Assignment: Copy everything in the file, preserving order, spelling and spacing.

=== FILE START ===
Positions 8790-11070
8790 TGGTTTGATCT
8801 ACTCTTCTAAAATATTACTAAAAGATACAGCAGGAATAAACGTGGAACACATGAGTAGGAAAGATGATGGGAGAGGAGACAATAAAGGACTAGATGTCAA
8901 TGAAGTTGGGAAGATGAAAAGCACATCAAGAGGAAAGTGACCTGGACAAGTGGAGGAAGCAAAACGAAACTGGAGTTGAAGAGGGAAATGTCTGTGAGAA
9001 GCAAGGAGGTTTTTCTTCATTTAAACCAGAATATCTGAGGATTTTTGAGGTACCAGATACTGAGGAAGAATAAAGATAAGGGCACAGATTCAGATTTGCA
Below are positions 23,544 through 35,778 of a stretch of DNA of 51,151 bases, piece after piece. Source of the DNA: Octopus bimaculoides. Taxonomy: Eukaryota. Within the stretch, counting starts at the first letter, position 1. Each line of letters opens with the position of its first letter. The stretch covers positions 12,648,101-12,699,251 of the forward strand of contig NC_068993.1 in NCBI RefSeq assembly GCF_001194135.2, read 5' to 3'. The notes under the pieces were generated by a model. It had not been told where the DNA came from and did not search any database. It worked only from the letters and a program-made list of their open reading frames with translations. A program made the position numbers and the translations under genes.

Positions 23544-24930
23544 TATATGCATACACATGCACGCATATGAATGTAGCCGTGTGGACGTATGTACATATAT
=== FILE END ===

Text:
Positions 8790-11070
8790 TGGTTTGATCT
8801 ACTCTTCTAAAATATTACTAAAAGATACAGCAGGAATAAACGTGGAACACATGAGTAGGAAAGATGATGGGAGAGGAGACAATAAAGGACTAGATGTCAA
8901 TGAAGTTGGGAAGATGAAAAGCACATCAAGAGGAAAGTGACCTGGACAAGTGGAGGAAGCAAAACGAAACTGGAGTTGAAGAGGGAAATGTCTGTGAGAA
9001 GCAAGGAGGTTTTTCTTCATTTAAACCAGAATATCTGAGGATTTTTGAGGTACCAGATACTGAGGAAGAATAAAGATAAGGGCACAGATTCAGATTTGCA
Below are positions 23,544 through 35,778 of a stretch of DNA of 51,151 bases, piece after piece. Source of the DNA: Octopus bimaculoides. Taxonomy: Eukaryota. Within the stretch, counting starts at the first letter, position 1. Each line of letters opens with the position of its first letter. The stretch covers positions 12,648,101-12,699,251 of the forward strand of contig NC_068993.1 in NCBI RefSeq assembly GCF_001194135.2, read 5' to 3'. The notes under the pieces were generated by a model. It had not been told where the DNA came from and did not search any database. It worked only from the letters and a program-made list of their open reading frames with translations. A program made the position numbers and the translations under genes.

Positions 23544-24930
23544 TATATGCATACACATGCACGCATATGAATGTAGCCGTGTGGACGTATGTACATATAT